The computer, I guess, is telling you that "No conditions reported" is, in fact, a "driving condition."
Now what's bothersome is: RAIN by itself makes the road wet. A wet road is NOT "normal seasonal driving conditions," unless it rains 24/7.
Then, upon reaching Iola and discovering that its junction with U.S. 169 was already flooded enough to close the on and off ramps, I became really distressed. Either this falls under "conditions not reported," which means that someone's not doing their job, or this section of road was reported as "normal seasonal driving conditions," which should get someone fired.
After hearing in a quick stop that there was flooding between Iola and Yates Center, I decided to give 511 one more try.
Why? Hell, I don't know.
Again, it told me that driving conditions were "normal."
It was then that I realized that I was on my own. Unless some sort of news was to come up on the radio, I was going to have to continue driving in one way or the other with absolutely NO idea if I was going to make it to anywhere or become stuck on an asphalt island in the middle of Wilson or Woodson counties.
Now it sounds like I'm just whining about me, but I guess I wouldn't be any kind of a journalist at all if I didn't say that you have to assume other travelers also dialed 511 with some hope that it could guide them through the floods. At the very least, all one would have needed to know is "U.S. (number) here is closed (direction) of (place name). An alternate route is suggested."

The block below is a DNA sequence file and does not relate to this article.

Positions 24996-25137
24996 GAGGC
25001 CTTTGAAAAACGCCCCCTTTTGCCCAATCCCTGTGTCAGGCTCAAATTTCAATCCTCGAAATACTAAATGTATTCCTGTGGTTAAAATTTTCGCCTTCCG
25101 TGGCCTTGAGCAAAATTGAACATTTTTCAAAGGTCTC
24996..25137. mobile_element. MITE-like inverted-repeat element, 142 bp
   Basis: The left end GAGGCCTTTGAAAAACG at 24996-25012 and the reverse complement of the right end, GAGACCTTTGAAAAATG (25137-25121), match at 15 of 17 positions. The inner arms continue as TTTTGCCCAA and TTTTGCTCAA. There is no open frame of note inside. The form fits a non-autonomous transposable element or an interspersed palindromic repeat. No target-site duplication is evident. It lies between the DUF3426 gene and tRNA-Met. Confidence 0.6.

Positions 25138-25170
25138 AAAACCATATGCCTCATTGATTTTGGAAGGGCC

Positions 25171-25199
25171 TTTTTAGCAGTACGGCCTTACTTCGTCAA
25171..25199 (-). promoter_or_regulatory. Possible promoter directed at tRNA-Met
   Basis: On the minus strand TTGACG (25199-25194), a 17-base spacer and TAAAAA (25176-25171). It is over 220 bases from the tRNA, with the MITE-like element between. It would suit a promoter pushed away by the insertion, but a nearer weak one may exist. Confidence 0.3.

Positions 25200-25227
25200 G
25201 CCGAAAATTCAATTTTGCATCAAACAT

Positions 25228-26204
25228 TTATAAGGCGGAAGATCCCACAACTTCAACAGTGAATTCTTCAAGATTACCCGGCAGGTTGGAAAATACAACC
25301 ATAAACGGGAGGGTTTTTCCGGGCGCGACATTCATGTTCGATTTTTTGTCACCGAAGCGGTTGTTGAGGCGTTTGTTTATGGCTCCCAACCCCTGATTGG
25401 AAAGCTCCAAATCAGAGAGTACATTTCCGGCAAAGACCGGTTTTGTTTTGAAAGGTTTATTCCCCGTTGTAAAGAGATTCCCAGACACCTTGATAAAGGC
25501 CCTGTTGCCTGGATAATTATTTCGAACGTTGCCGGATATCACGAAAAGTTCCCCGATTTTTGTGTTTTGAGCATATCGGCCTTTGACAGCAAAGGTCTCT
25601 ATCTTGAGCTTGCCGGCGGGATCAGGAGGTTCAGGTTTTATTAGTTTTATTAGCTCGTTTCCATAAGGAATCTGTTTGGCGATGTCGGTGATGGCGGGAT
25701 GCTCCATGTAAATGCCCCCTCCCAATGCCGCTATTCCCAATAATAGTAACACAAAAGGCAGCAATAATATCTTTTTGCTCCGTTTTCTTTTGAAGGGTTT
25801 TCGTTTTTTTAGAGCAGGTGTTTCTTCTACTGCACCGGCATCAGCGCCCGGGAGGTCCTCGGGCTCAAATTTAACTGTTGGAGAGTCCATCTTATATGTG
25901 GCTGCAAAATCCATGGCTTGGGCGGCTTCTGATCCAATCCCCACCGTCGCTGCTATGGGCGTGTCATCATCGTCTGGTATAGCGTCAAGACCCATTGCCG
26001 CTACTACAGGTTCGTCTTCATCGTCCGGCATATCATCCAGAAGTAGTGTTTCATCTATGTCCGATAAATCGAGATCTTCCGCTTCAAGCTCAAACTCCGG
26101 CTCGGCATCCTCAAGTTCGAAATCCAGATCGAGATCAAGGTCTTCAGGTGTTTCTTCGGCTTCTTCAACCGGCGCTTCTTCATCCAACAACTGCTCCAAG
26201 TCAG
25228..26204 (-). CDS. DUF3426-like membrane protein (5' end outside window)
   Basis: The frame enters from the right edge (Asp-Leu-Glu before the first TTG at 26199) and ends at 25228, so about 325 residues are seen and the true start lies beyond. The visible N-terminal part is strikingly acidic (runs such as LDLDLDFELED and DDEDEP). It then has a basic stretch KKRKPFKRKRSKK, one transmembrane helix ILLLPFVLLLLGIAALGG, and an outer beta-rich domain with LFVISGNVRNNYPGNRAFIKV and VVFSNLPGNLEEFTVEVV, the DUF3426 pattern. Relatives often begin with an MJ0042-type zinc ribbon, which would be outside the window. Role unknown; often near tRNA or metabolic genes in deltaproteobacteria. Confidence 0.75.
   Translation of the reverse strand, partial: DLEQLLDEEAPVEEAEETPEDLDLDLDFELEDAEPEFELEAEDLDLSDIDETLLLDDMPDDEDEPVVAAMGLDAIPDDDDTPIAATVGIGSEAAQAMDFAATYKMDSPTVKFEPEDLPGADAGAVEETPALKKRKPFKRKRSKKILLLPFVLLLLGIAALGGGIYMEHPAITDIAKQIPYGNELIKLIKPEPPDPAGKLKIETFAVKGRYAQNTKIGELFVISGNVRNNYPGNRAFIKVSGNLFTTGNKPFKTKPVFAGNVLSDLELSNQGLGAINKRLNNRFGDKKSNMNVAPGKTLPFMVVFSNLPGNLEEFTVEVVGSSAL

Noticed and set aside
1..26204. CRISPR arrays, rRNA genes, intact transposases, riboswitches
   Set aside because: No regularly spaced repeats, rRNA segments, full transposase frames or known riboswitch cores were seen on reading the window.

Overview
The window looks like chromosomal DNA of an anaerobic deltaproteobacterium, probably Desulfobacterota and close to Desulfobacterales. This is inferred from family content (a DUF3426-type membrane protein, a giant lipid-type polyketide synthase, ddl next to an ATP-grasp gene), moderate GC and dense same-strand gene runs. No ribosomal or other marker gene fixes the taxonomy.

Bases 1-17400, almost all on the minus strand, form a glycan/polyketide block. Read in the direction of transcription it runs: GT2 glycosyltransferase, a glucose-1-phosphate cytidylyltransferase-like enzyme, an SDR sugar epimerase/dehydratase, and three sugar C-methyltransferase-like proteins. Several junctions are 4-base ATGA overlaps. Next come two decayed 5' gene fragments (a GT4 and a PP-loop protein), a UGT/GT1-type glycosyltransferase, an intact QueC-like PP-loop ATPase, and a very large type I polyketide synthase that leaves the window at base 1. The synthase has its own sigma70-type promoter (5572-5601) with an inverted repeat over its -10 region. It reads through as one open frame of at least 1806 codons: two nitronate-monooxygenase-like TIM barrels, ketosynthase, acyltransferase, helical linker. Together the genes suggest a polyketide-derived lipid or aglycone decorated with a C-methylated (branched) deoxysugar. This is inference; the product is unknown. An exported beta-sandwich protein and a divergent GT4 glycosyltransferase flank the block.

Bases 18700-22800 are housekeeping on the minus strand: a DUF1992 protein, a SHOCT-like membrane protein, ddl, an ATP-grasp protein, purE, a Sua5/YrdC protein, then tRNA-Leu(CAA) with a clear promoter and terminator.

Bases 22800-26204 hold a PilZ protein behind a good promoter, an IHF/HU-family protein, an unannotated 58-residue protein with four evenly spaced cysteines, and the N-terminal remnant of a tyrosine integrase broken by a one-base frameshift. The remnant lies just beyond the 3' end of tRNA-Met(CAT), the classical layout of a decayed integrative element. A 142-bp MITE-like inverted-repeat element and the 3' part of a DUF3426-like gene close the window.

I'm thinking of the packed parking lot at the quick stop in Yates Center,all those people there without any idea where they can go or how to get there.
This is also in no way meant to blame anyone who was THERE working to keep me and others from...
A) Driving on the right side of the road at U.S. 54 and 169 in Iola; doing so could have resulted in our cars going down the creek.
B) Turning south on U.S. 75 toward Altoona and plunging into the Verdigris.
C) Turning west on K-39 toward U.S. 400 and getting stuck in perhaps three or four different places between there and Wichita.
KDOT and the KHP and other authorities were doing their jobs. But what should have been a vital part of the system did not do its job.
It wasn't just me, either. I talked to one of my friends Monday night. She said that 511 told her that U.S. 69 was still open in Linn County ("Normal seasonal driving conditions", I suppose?) even though I know from reading the Wichita Eagle and www.fstribune.com that U.S. 69 was still closed as early as Tuesday afternoon (and possibly even on Wednesday). I suppose 511 was telling everyone that Miami County, especially by Osawatomie, was okay, too?
I've had a friend try to use Colorado's 511 in a snowstorm. He ended up connected to New Mexico's 511. He was in Denver at the time.
If 511 isn't capable of adjustment in an emergency, it doesn't need to exist. I'd probably have been better off dialing 911, but that, obviously, would have been a needless distraction for the authorities.
Next time there's a dangerous weather situation on the road, I'm going to switch my radio to AM and hope I find a station that can deliver the information I need to know.
That's because 511 is a joke.